The Constables, who were busy men already, found things quite otherwise. Their accounts show that Militia business greatly increased the time they had to give to the township, as is clear from the following items: 

1798  -  Richard Blackburn: "going round the township to take an account of all the Male Inhabitants"; it took nine days.1804. Thomas Body: he collected a "subscription for the Militia" that brought in 17 8s., and paid out to the Militia 28 14s. The deficit was charged to the Poor Rate.

1805  -  William Clayton: "livering out the Militia Papers & writing them." The Justices' Clerks usually wrote them, of course at a fee.

1807  -  John Dobson: "going to Rigton to serve a somans on John Watkin when he was alotted."

1815  -  William Malthouse: "going and Sending to Different Places to find where all our Militia Men residence was at that time."

1817  -  John Dearlove's bill for a Militia-man's enlistment: "To Bounty for Militia Man, 9 19s. 6d.; Liquor at Knaresborough at hiring, 6s. 6d.; Examination, ls.; Constables bill, 1 ls. 4d.; Liquor at J. Waite's on the 27th, 5s. 8d.; Self attending hiring man, 2s." 

Joseph Waite was then landlord of the Black Swan and the liquor was probably for the meeting at which a subscription was arranged. Dearlove reports later that he collected 2s. from each of 83 subscribers, so 3 10s would come out of the Poor Rate. 

After 1803, when Napoleon, now Emperor, re-started the war, there was a tightening-up of the Militia regulations. In 1804, the Chief Constable of the West Riding ordered the local Constable to produce within a month, under heavy penalties, a list of township men between 18 and 45, omitting only those who could legally claim exemption, or who were physically unfit to serve in the Militia, but the township had also to give a sworn certificate in each case of unfitness.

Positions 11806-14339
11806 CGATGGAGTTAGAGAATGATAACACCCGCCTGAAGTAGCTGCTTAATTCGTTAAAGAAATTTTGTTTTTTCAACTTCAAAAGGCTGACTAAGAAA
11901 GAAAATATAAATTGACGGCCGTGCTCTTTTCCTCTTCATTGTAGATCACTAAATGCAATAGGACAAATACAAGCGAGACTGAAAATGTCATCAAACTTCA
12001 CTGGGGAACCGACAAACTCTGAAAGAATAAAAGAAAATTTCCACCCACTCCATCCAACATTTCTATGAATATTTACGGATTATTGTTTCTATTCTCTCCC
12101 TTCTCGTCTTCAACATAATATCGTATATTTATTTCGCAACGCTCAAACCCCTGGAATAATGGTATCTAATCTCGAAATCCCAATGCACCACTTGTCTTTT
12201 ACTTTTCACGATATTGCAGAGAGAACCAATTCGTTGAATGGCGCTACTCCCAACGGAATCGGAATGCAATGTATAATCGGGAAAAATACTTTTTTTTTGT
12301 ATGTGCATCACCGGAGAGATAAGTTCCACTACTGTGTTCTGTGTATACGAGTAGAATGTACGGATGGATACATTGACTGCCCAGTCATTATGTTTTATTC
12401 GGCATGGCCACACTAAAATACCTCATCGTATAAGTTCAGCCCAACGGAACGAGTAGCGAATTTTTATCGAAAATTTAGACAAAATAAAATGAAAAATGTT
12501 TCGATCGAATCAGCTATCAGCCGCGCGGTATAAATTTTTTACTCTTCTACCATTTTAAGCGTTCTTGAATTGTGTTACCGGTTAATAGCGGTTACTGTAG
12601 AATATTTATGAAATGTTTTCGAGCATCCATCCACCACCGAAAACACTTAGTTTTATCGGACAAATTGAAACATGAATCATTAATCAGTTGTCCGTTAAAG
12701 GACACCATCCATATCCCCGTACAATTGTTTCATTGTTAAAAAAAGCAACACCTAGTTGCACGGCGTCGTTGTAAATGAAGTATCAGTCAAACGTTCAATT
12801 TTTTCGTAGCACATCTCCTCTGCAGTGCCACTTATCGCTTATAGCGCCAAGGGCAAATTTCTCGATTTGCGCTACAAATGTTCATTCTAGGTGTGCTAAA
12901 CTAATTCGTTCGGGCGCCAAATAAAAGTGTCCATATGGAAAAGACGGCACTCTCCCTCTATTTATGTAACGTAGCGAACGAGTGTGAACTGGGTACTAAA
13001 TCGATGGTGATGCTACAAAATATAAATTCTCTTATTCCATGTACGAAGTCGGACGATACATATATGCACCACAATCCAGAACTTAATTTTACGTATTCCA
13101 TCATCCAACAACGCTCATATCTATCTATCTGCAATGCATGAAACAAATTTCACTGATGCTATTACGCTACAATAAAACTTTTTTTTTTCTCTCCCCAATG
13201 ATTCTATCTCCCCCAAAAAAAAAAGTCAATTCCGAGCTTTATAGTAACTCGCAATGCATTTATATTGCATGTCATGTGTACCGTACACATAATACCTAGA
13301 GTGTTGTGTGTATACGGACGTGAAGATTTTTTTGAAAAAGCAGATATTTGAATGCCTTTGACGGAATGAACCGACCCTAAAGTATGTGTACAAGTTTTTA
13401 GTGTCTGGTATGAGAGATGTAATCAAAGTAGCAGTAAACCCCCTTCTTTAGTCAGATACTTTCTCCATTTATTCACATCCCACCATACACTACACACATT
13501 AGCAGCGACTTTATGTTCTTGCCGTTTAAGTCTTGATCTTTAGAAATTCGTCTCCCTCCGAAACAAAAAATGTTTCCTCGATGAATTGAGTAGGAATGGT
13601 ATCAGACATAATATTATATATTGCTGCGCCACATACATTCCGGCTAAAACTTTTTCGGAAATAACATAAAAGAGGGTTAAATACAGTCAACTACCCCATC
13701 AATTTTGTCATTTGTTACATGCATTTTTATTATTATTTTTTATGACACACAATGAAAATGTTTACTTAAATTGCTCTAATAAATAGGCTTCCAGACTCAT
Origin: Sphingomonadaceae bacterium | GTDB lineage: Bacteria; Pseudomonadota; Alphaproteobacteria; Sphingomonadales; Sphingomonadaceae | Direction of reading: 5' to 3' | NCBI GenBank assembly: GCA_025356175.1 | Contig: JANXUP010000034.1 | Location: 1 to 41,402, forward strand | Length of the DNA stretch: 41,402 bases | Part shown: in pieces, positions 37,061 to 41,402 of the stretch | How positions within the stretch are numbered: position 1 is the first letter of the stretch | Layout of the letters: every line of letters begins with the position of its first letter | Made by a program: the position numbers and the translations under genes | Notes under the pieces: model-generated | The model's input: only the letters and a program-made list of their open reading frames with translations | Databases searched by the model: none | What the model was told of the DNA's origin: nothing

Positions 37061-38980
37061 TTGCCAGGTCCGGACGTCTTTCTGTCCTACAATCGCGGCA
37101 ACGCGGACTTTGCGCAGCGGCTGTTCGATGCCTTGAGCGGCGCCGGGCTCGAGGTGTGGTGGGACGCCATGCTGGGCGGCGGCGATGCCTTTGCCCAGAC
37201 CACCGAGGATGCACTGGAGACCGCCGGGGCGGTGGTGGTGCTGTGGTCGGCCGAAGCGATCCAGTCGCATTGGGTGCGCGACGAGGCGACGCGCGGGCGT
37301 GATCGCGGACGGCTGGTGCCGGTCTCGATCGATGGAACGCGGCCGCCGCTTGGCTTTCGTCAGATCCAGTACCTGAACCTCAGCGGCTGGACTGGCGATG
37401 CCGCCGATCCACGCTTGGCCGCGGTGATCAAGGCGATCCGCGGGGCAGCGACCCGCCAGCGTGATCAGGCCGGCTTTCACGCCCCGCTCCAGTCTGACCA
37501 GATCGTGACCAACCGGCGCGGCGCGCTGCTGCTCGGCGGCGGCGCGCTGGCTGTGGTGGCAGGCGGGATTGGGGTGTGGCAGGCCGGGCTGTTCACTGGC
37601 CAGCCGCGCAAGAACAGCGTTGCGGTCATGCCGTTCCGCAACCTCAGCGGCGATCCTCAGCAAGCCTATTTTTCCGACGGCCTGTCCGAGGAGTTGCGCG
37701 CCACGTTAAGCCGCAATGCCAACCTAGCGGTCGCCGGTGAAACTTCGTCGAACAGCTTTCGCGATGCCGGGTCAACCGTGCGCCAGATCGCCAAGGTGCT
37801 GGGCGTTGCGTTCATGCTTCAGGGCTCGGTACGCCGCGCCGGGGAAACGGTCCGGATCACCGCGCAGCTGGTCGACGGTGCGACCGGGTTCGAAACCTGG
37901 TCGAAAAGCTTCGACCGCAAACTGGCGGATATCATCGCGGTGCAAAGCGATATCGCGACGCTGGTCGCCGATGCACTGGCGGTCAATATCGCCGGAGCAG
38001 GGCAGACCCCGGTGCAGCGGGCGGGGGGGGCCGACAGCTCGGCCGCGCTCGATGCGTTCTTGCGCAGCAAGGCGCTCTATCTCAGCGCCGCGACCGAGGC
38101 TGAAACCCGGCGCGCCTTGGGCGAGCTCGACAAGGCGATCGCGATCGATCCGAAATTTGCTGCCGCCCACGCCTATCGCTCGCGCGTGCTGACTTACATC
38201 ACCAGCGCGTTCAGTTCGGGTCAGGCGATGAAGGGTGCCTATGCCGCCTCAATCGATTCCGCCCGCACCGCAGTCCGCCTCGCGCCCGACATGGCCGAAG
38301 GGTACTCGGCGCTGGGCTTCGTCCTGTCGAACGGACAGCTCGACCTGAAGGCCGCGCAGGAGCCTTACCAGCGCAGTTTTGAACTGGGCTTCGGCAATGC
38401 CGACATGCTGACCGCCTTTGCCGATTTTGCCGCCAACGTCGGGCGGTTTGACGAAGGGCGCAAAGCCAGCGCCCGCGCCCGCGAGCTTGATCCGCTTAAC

About this time was formed a new Army of Reserve, somewhere between Militia and Regular Army. Harrogate and Killinghall, in September, 1804, were ordered to provide two men for this Reserve. There would appear to have been a little dilatoriness in carrying out the order, for in the following February these hamlets were jointly fined 40 for "Deficiencies or Vacancies in the Militia and Army of Reserve." 

Things were going badly in the war at this time in spite of the naval victory of Trafalgar, and there was great need for men for service abroad. An act was passed in 1807 allowing Militia-men to enlist in the Army. Three of these from Harrogate joined Regiments of Foot: Thomas Sugden, in 1807, the 77th; William Berry, in 1809, the 43rd; and John Hind, in the same year, the 95th. Previously, in 1798, a townsman had joined the Army direct. The Constable of that year took William Woodhead to Doncaster where the Commanding Officer certified him, after due medical examination, as "fit to serve his Majesty." Unfortunately, a record was not kept of all the local men who served in this war. and such as are mentioned have been identified by some chance detail in the township papers. One more name can be added: John Baston, belonging the 2nd West York Militia," who was quartered at Hartlepool in 1804.